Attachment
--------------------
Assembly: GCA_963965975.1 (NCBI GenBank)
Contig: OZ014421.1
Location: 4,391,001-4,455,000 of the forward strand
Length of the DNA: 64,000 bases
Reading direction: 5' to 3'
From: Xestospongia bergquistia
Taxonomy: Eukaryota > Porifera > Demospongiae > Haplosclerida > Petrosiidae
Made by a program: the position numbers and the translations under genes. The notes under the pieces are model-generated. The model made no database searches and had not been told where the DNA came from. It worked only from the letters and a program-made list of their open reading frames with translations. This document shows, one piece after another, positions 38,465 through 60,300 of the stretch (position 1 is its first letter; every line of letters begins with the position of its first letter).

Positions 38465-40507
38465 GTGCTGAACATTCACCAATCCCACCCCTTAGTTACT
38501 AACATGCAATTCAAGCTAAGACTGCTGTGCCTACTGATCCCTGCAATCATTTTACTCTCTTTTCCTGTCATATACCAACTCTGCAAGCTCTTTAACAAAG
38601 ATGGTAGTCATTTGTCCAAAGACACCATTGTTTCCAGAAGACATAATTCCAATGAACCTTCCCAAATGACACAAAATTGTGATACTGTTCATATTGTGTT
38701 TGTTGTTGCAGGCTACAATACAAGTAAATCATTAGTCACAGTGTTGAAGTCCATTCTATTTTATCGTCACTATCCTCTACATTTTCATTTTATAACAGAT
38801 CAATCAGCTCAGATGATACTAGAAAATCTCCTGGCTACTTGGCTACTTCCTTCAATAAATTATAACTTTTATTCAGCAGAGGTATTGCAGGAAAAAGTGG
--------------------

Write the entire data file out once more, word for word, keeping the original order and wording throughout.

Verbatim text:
Assembly: GCA_963965975.1 (NCBI GenBank)
Contig: OZ014421.1
Location: 4,391,001-4,455,000 of the forward strand
Length of the DNA: 64,000 bases
Reading direction: 5' to 3'
From: Xestospongia bergquistia
Taxonomy: Eukaryota > Porifera > Demospongiae > Haplosclerida > Petrosiidae
Made by a program: the position numbers and the translations under genes. The notes under the pieces are model-generated. The model made no database searches and had not been told where the DNA came from. It worked only from the letters and a program-made list of their open reading frames with translations. This document shows, one piece after another, positions 38,465 through 60,300 of the stretch (position 1 is its first letter; every line of letters begins with the position of its first letter).

Positions 38465-40507
38465 GTGCTGAACATTCACCAATCCCACCCCTTAGTTACT
38501 AACATGCAATTCAAGCTAAGACTGCTGTGCCTACTGATCCCTGCAATCATTTTACTCTCTTTTCCTGTCATATACCAACTCTGCAAGCTCTTTAACAAAG
38601 ATGGTAGTCATTTGTCCAAAGACACCATTGTTTCCAGAAGACATAATTCCAATGAACCTTCCCAAATGACACAAAATTGTGATACTGTTCATATTGTGTT
38701 TGTTGTTGCAGGCTACAATACAAGTAAATCATTAGTCACAGTGTTGAAGTCCATTCTATTTTATCGTCACTATCCTCTACATTTTCATTTTATAACAGAT
38801 CAATCAGCTCAGATGATACTAGAAAATCTCCTGGCTACTTGGCTACTTCCTTCAATAAATTATAACTTTTATTCAGCAGAGGTATTGCAGGAAAAAGTGG